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The Narrative Skill of Promo Products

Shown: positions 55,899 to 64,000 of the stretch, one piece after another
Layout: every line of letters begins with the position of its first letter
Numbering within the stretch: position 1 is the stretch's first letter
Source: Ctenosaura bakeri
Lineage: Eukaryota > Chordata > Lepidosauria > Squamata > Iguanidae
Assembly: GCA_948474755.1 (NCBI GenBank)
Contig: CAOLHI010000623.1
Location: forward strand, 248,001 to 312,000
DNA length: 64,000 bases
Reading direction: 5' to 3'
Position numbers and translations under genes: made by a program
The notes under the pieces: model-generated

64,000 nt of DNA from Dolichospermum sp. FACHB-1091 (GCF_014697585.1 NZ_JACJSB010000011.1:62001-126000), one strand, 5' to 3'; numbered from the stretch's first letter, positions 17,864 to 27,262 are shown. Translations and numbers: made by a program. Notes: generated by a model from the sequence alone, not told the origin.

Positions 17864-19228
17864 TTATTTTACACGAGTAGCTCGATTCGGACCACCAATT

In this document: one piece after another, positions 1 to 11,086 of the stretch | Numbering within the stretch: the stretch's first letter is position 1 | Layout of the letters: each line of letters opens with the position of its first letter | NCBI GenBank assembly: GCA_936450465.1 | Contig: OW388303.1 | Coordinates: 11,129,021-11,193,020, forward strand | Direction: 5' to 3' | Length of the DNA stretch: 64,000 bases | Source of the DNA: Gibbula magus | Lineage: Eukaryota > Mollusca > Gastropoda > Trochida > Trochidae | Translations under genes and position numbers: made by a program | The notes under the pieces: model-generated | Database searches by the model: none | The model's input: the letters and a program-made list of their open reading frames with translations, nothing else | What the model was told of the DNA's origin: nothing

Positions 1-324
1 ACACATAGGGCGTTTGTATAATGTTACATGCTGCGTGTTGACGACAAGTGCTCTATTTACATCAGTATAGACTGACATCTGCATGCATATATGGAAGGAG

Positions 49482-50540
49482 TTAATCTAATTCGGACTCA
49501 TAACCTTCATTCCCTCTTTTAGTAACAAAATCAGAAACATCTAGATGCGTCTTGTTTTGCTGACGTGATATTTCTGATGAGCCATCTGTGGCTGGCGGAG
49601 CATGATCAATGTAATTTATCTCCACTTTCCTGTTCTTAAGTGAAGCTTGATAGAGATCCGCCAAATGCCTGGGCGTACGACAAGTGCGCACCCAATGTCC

According to Exhibit City News, 70% of collateral handed out at a trade show never makes it out of the host city. Does that surprise you? It should certainly serve as a wake-up call to focus more on how your product sample resonates with your customer. Denise Taschereau, co-founder and CEO of Vancouver-based Fairware, told SuccessfulMeetings.com, “buyers are getting more sophisticated, and they’re looking for the story. What’s the story of this product? What’s the story it’s helping to tell? What’s the story of the supply chain, or of the material?” When we become more mindful of how our products connect to buyers, and tell our story with the promotional products we choose, then buyers will leave with products in hand, not in the nearest trash can. In other news, a recent Deloitte article in the Wall Street Journal included some interesting points about using advanced analytics to identify quality and safety issues. These techniques can go a long way in helping protect companies from recalls, lawsuits, and regulatory action, as well as save lives. According to Samir Hans, the national leader for Deloitte’s Enterprise Fraud and Misuse Management team, “The proposition of quality and safety analytics is that you can employ advanced analytics to find problems you didn’t know existed, and that would otherwise catch up to you someday. If you catch a problem early on, you can course correct more quickly, and reduce the amount of inventory you may have to recall. Employing quality and safety analytics is not just about ‘doing the right thing.’ Companies see many financial benefits as a result.” While not yet integrated into the promotional products industry, I predict that analytics will play an important role in our future. In closing, we want to call your attention to a new video we’ve produced featuring Pierre Martichoux, the founder and CEO of QCA-accredited supplier Chameleon Like. We sat down with Pierre and talked about his experience with the accreditation process. Since starting the process, Pierre has seen his business grow almost 400 percent. As you’ll see in the video, he offers great insight into his experience and some of the most common misconceptions about becoming QCA certified. If you’d like to learn more on these topics, please hop over and check out my column at the Promo Corner Blog. photo credit: Red Touch Media Swag! via photopin...